THE CONTEXT: The Supreme Court in Gautam Navlakha Vs. NIA observed that in appropriate cases, courts can order house arrest under Section 167 of Code of Criminal Procedure.
WHAT IS THE JUDGMENT?
- The court in its judgment considered, whether there be an order for custody other than police custody and judicial custody under Section 167 CrPC
- In other words, the question considered was whether house arrest custody within the embrace of Section 167 of CrPC
- Section 167 of CrPC deals with custody or detention of the accused authorised by Judicial Magistrate
- Custody under Section 167 has been understood hitherto as police custody and judicial custody, with judicial custody being conflated to jail custody
- The SC in the instant case ordered that courts can authorise house custody under Section 167 of CrPC in appropriate cases
- The SC listed few indicative criteria like age, health condition and the antecedents of the accused, the nature of the crime, the need for other forms of custody etc. for ordering house arrest
SIGNIFICANCE OF THE JUDGMENT
- There is a tremendous amount of overcrowding in jails in India.
- Secondly, a very large sum (Rs. 6818.1 crore) was the budget on prisons.
- In the context of pandemic it will help decongest prisons
- Citizens’ liberty must be kept on higher pedestal and should not be infringed unless for compelling reasons. House arrest will minimise infringement upon liberty
- Many a time arrests and custody are resorted to by the police for extraneous reasons
- Many a time, aged, disabled and people with extreme ill health are send to custody where they face serious human rights violations
- The Judicial magistracy has been accused of sanctioning custody without application of mind.
- The mechanical remand order by magistrates have led to violation of rights of innocent people. By citing this judgment of the SC, the accused can request for house arrest if they satisfy the conditions.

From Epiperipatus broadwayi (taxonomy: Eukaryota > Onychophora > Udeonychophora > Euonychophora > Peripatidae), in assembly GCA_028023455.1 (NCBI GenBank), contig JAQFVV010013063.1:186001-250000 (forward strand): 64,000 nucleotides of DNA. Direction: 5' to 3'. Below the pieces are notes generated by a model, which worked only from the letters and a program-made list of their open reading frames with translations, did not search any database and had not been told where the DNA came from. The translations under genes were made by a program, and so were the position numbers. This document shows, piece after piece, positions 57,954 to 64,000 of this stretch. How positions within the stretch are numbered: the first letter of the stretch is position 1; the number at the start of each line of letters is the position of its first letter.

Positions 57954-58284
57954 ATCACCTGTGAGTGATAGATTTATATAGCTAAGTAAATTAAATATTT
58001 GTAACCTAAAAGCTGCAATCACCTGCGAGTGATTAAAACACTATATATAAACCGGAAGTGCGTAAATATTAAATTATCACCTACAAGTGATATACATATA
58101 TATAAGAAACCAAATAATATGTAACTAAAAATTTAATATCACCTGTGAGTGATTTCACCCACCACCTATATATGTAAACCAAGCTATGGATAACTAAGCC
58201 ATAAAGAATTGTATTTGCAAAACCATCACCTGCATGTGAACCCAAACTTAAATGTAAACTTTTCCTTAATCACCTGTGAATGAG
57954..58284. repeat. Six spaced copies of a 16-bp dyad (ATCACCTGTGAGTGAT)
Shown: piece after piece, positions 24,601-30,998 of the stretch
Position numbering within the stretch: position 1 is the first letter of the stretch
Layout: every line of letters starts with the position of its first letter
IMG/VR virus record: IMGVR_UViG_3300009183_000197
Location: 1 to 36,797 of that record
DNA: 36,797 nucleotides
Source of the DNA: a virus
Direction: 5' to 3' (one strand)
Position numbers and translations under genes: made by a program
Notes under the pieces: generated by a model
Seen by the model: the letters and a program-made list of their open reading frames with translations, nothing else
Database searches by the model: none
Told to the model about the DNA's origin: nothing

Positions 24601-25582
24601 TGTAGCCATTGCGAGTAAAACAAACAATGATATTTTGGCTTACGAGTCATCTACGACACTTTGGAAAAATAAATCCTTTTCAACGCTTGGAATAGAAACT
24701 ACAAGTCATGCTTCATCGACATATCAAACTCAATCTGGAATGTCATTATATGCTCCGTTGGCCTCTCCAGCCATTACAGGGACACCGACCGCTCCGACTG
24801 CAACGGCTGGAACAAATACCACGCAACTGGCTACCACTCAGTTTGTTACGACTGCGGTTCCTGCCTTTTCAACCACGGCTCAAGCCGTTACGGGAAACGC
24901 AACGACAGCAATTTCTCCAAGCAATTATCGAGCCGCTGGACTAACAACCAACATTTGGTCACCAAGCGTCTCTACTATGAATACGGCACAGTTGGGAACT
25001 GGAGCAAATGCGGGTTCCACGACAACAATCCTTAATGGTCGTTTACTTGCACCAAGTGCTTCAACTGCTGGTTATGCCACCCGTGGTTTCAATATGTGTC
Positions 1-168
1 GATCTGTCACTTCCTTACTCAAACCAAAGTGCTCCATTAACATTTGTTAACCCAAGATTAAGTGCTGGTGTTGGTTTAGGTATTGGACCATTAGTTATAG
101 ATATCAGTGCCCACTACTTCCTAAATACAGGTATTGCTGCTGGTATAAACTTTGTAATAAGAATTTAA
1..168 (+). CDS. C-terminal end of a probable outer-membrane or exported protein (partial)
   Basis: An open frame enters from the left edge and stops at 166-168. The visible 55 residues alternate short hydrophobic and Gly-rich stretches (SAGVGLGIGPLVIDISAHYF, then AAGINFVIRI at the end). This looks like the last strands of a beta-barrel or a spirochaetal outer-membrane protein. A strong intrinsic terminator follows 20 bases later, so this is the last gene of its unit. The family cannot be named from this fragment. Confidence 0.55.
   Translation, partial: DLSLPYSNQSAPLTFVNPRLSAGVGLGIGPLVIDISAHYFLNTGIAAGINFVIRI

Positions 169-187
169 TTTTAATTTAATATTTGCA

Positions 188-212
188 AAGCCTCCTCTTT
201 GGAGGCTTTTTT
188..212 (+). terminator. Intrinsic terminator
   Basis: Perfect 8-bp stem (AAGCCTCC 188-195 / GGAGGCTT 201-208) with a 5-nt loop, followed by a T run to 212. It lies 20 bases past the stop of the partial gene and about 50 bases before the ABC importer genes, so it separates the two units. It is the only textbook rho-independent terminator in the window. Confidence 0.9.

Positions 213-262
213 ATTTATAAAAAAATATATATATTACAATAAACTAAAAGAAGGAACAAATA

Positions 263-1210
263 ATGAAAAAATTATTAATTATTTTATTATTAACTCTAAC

- The unfortunate demise of Father Stan Swamy, an octogenarian under trial in Bhima Koregaon case has once again reignited the need for house arrest especially when the accused are very aged and suffers from multiple ailments.
- It was established under the National Investigation Agency Act 2008 under the Ministry of Home Affairs Headquartered in New Delhi
- It is a central agency to investigate and prosecute offences which affect the sovereignty, security and integrity of India.
- It acts as the Central Counter-Terrorism Law Enforcement Agency.
- It is empowered to deal with terror-related crimes across states without special permission from the states.
- A State Government may request the Central Government to hand over the investigation of a case to the NIA, provided the case has been registered for the offences as contained in the schedule to the NIA Act.
- The Central Government can also order NIA to take over the investigation of any scheduled offence anywhere in India
- An amendment to NIA act in 2019 added additional offences for investigation under the NIA like human trafficking etc.
- The State of Chhattisgarh has filed a petition in the SC challenging the constitutional validity of the NIA Act.